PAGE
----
Busted star Charlie Simpson shares son's secondary-drowning story

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Charlie SimpsonImage source, PA Media
Image caption,
Charlie Simpson made his name with pop-punks Busted and then his other band Fightstar, before putting out solo albums

Busted musician Charlie Simpson has shared the story of his family's "terrifying experience" when his young son Jago suffered secondary drowning.

If it helped one person avoid something similar, it would be worth it, he said.

Having inhaled water swimming one morning on holiday, Jago was taken to an accident-and-emergency (A&E) unit that evening.

The cautionary tale comes as a series of deaths in open water were recorded in the UK during this week's heatwave.

"We were on holiday enjoying a morning in the pool," the Brit Award-winning multi-instrumentalist said.

"Jago is a strong swimmer for his age and he was swimming underwater but suddenly came up spluttering and coughing.

"At no point was he left unattended. It was momentary, nothing seemingly unusual for kids to experience.

"We got him out and he seemed fine and happy and was completely normal for the rest of the day."

"At dinner, he became very lethargic and went to sleep in my wife's arms," he added.

"After dinner he suddenly woke up and started projectile vomiting."

They had called a doctor immediately, who initially diagnosed food poisoning, advising they put Jago to bed in their hotel room and keep an eye on him, the Busted and Fightstar musician and singer said.

"Before the doctor left, I suddenly remembered Jago coughing in the pool that morning and I remembered reading about a condition called secondary drowning, so I relayed it to the doctor.

"After hearing this, his demeanour changed and he told us to go to A&E straight away."

Image source, PA Media
Image caption,
Busted's James Bourne, Charlie Simpson and Matt Jay, in 2004

During the one-hour journey to the hospital, Simpson said, Jago had deteriorated and "he seemed to be drifting in and out of consciousness".

"He was rushed through to have CT [computerised tomography] scans and X-rays and to our absolute horror we were told that he had water in his lungs and was minutes away from pneumonia," Simpson said.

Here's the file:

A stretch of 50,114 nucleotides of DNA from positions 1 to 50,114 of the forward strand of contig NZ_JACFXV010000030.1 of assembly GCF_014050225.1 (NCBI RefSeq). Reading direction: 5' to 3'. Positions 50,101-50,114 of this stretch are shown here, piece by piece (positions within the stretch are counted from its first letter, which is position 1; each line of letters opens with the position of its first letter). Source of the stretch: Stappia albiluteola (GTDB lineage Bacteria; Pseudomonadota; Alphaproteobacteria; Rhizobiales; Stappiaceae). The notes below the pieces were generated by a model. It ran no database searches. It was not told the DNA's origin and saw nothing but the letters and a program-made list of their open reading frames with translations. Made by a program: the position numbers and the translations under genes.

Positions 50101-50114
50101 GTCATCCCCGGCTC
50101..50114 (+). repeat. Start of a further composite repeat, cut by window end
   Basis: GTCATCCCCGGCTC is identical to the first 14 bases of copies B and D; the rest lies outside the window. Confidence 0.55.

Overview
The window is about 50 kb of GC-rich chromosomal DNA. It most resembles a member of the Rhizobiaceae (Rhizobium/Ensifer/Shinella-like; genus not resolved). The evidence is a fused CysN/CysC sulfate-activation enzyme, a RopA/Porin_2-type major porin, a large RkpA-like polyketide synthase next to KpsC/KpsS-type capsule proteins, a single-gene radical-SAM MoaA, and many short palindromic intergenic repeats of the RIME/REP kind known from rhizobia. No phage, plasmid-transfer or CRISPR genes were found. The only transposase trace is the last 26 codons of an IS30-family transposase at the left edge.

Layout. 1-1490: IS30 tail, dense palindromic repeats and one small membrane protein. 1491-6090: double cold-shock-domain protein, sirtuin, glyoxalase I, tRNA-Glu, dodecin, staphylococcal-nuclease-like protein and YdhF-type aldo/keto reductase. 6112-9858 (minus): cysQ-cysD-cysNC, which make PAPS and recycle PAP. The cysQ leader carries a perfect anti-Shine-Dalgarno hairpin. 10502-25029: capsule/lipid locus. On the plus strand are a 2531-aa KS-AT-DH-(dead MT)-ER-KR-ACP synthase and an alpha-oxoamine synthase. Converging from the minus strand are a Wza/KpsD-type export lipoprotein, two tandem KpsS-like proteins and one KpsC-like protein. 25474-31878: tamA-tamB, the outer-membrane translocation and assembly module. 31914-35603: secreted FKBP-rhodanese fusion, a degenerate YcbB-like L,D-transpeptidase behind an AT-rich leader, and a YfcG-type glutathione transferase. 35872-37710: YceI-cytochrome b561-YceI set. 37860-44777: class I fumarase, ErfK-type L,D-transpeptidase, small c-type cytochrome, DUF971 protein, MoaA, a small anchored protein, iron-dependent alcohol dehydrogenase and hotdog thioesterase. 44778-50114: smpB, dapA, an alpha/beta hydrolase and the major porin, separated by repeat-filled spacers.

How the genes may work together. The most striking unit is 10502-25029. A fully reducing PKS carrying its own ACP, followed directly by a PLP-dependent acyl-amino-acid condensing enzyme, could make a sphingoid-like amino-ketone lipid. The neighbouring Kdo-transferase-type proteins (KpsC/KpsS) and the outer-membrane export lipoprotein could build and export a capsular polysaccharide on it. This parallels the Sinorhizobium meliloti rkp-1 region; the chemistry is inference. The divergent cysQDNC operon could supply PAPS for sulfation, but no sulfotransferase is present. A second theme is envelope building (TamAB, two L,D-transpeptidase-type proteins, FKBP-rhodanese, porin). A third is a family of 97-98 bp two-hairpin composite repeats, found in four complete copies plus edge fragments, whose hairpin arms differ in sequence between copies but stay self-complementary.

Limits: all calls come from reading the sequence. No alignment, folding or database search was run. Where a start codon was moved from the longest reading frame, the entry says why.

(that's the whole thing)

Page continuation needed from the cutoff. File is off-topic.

Jago spent the next three days in hospital, receiving what his father gratefully described as "amazing care".

"It was the worst thing we have ever experienced," Simpson said.

"The scariest thing of all, is that had we not taken him to hospital when we did, the outcome could have been very different."

"I truly hope no-one ever has to experience this - but I hope to be able to raise some awareness of this frightening condition in case they do."

Simpson's Fightstar bandmate Dan Haigh commented online his friend had "done a great thing sharing the info on this", adding: "So relived all has turned out OK."

What is secondary drowning?

  • Secondary drowning is a rare condition similar to drowning, caused by lungs filling up with water, leading to potentially fatal breathing difficulties
  • It takes less than half a glass of inhaled water to drown
  • Symptoms, including vomiting, fever, laboured breathing and lethargy, can start up to 72 hours later, making them hard to diagnose

Since 8 July, 13 people have drowned in UK open waters, ranging in age from 13 to 70.

Police have urged people to resist the temptation to cool off in reservoirs, rivers, canals or ponds.

On Saturday, a 16-year-old boy died in Salford Quays, Greater Manchester.

On Sunday, a 13-year-old boy drowned in the River Tyne in Northumberland.

On Monday, a 14-year-old boy is believed to have drowned in the River Thames and a 16-year-old boy died in Bray Lake, near Maidenhead, Berkshire.

And on Tuesday, a man in his 20s died at Cotswold Water Park, in Ashton Keynes, Wiltshire.

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